The housing crisis in England

What could be achieved if affordable homes were available in every village in the country? Not just by building but requiring the owners of some of the country’s 350,000 second homes to either live in their properties or sell them to people who need them. Second homes and holiday lets need to be capped by local authorities. Politicians need the guts to tackle the existence of thousands of empty investment properties. Villages could become living places again instead of fantasies of the Mercedes owning classes who don’t want their cars getting dirty.

The Government created Regional assemblies for 8 areas of England. These are unaccountable to the people they govern. They cost the tax payers £360 million every year. The people can’t appoint them or sack the unelected members and their support staff. Most of the nice homes with sea views in Cornwall are not owned by local Cornish people, the locals lucky enough to have homes live in shabby estates far away from the holiday cottages. In some of our cities the people no longer own the streets; they have been sold off to private companies like the Paradise project in Liverpool. These companies have their own security people and the shops they provide are for the wealthy economic groups. They are not interested in shops that the poor would like to use like second hand bookshops and shops that sell produce very cheaply. These shops all disappear because they can’t afford the rents charged by the private companies. This happened in Queens Market London, China Town London – it is a form of ethnic cleansing creating spaces for the rich only. Even areas on the canal have been built on by British Waterways providing yuppie flats and Costa coffee shops, and the poor undesirable boaters have had to move on.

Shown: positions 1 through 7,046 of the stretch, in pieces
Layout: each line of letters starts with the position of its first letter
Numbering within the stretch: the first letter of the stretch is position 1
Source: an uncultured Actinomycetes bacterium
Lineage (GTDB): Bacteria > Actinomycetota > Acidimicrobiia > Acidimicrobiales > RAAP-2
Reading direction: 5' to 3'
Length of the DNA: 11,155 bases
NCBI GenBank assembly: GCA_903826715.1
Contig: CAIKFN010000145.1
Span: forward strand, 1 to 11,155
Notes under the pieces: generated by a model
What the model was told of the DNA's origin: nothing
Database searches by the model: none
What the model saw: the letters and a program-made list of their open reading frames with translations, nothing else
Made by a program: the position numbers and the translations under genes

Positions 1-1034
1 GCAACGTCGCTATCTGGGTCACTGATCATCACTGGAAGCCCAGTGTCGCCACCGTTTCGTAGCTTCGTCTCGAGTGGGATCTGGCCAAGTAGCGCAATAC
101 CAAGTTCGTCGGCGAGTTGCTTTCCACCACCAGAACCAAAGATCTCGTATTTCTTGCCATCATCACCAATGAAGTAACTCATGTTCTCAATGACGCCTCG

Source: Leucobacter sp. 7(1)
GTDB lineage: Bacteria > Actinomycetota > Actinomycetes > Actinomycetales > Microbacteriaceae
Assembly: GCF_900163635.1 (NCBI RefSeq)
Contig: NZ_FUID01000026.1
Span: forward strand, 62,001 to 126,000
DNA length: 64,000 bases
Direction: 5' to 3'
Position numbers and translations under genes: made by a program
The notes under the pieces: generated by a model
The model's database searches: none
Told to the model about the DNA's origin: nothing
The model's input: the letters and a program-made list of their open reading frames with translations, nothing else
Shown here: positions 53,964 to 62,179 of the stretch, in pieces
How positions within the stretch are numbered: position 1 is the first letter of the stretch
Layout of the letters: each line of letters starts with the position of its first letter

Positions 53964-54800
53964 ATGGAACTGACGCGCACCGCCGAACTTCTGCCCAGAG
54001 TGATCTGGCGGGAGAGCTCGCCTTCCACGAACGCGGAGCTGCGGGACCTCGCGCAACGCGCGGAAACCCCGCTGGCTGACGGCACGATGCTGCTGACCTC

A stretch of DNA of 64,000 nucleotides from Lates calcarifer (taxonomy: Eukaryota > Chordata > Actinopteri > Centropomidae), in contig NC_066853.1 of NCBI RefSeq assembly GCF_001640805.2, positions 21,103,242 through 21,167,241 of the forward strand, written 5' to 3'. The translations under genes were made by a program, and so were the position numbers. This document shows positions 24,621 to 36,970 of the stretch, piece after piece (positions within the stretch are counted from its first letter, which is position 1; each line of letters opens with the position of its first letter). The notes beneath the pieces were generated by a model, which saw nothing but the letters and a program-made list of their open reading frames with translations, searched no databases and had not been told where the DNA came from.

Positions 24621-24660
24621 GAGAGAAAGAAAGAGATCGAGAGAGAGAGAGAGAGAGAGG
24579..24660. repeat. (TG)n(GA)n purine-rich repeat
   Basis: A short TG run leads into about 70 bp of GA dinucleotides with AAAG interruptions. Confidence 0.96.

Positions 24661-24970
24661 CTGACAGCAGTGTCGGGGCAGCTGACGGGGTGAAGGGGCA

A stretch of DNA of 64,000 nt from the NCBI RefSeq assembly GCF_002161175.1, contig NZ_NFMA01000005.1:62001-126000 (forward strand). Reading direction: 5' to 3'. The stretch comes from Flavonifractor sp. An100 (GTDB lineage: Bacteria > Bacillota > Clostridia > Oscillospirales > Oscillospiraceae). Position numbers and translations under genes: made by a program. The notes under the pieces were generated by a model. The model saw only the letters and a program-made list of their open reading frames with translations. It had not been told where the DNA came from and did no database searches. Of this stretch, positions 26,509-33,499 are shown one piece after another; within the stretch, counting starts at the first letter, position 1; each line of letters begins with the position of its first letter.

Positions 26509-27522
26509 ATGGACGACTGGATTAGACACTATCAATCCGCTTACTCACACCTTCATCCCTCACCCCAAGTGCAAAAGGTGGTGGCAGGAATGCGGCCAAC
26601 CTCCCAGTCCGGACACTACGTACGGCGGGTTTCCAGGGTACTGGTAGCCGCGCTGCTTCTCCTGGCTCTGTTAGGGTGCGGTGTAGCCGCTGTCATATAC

We must remeber than in the UK there are more houses than households, many in the north are just boarded up becasue peopel have moved away. We need to get jobs back in these areas. There is also a growth in people living as single people, some down to divorce in later life but many live apart from partners as it is a way to maximise welfare. Many so called single mums, live alone and get theri rents paid, yet the fathers of the children often visit and stop the night. They do this to maximise the welfare they can get. By claiming to be single the welfare system pays all their rent and council tax. If they lived together especially if the partner is working they would be hit by the welfare system and have to pay most of the rent. So the system then needs to provide twice – for two properties.

 

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